MedDA (Medical Dictionary for egulatory Activities) is the "globally accepted, clinically validated medical terminology used within all phases of the drug development process, including classification of medical events for clinical trials…… [Read More]

References

Frequently Asked Questions -- MedDRA. (2016). Retrieved from:

 http://www.thesisinc.com/faq-meddra.html#1 

Frequently Asked Questions -- WHO Drug. (2016). Retrieved from:

 http://www.thesisinc.com/faq-whodrug.html#1
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Statement of Interest for Health Care Administration Fellowship

Words: 634 Length: 2 Pages Document Type: Application Essay Paper #: 26266393

speak French (this fulfill the requirement of a foreign language) and find that it matches all my interests perfectly in that I have an interest in Practice Management; an Interest in an Administrative Fellowship; and an Interest in academic medicine. I am a pmp candidate. I also have seven years of IT experience with an emphasis on Business Analysis and will shortly be graduating with a Masters in Health Care Administration informatics.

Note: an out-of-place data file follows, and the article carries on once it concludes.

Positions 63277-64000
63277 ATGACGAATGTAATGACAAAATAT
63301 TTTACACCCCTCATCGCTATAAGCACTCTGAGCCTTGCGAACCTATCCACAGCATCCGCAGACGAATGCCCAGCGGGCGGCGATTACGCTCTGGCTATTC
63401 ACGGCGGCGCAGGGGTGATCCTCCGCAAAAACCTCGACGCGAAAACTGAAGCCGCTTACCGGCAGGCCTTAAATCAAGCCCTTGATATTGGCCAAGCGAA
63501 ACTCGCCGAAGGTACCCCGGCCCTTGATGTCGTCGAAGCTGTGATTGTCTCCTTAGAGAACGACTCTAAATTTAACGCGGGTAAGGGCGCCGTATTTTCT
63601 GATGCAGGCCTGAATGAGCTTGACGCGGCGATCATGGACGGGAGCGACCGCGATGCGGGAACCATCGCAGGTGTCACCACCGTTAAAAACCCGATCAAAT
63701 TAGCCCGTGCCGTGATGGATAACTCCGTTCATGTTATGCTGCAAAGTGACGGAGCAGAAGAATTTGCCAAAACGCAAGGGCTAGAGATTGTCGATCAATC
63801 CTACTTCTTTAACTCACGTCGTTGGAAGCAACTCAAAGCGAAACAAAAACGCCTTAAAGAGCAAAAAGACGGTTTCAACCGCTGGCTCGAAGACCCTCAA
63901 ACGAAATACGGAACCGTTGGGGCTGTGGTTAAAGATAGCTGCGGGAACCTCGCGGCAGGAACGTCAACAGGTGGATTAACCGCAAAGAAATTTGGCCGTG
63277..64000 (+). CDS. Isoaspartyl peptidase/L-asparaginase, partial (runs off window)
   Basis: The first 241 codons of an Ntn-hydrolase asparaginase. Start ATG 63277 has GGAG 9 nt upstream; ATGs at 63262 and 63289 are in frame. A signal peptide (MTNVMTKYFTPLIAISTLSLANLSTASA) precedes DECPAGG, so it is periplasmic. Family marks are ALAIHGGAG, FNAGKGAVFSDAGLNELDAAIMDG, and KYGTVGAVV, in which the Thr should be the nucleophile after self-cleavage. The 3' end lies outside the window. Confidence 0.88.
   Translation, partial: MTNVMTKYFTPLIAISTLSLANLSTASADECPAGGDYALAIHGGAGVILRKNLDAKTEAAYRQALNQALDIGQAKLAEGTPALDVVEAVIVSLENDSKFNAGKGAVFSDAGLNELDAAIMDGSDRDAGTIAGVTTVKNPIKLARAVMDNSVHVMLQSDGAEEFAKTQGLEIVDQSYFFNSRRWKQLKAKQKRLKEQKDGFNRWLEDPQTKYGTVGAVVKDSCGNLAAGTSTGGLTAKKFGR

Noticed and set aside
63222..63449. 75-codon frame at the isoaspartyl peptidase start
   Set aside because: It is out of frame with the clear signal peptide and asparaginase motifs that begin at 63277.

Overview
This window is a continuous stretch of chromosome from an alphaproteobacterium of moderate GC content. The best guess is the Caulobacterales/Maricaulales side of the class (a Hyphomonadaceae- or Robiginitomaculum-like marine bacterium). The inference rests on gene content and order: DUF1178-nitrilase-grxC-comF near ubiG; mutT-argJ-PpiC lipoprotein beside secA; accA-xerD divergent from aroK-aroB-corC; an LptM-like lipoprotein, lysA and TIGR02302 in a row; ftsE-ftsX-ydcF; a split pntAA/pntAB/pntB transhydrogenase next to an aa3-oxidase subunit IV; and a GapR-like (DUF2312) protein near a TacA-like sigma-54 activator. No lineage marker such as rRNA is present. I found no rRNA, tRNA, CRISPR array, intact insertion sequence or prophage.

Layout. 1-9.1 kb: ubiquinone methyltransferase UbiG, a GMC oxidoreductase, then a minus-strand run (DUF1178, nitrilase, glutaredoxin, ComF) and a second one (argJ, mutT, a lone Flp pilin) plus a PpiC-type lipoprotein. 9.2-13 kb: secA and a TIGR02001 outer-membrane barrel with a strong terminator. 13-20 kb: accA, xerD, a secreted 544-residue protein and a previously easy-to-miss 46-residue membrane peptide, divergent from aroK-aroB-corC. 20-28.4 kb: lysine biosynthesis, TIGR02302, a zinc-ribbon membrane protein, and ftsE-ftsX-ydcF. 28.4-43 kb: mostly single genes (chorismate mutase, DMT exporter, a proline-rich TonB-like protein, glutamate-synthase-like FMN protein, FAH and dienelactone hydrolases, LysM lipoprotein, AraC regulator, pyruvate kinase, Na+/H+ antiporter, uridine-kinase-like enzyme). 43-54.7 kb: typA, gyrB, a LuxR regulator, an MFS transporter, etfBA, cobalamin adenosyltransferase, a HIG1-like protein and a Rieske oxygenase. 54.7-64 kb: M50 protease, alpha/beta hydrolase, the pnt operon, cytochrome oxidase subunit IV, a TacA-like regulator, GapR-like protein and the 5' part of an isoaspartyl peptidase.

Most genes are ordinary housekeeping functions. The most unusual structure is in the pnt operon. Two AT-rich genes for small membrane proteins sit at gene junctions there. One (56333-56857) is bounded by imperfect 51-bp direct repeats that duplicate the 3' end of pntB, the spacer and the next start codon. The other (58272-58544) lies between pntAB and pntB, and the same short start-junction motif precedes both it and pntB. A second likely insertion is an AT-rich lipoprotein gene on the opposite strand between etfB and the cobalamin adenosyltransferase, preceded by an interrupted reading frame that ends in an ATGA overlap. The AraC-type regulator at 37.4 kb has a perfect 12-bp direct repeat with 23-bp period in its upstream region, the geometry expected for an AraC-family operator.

I am attracted to the offer of the Fellowship in that it promises to provide me with the education and practical experience necessary to successfully establish a career in international healthcare management and administration. I have the technical know-how and extensive informatics experience; now I need the practical general experience. The Fellowship offers to give me this through real-time, hands-on operational experiences in top international healthcare institutions -- and this is fantastic since it will bring me into…… [Read More]

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Importance of Research in Healthcare Administration

Words: 1013 Length: 3 Pages Document Type: Essay Paper #: 31723396

EM Systems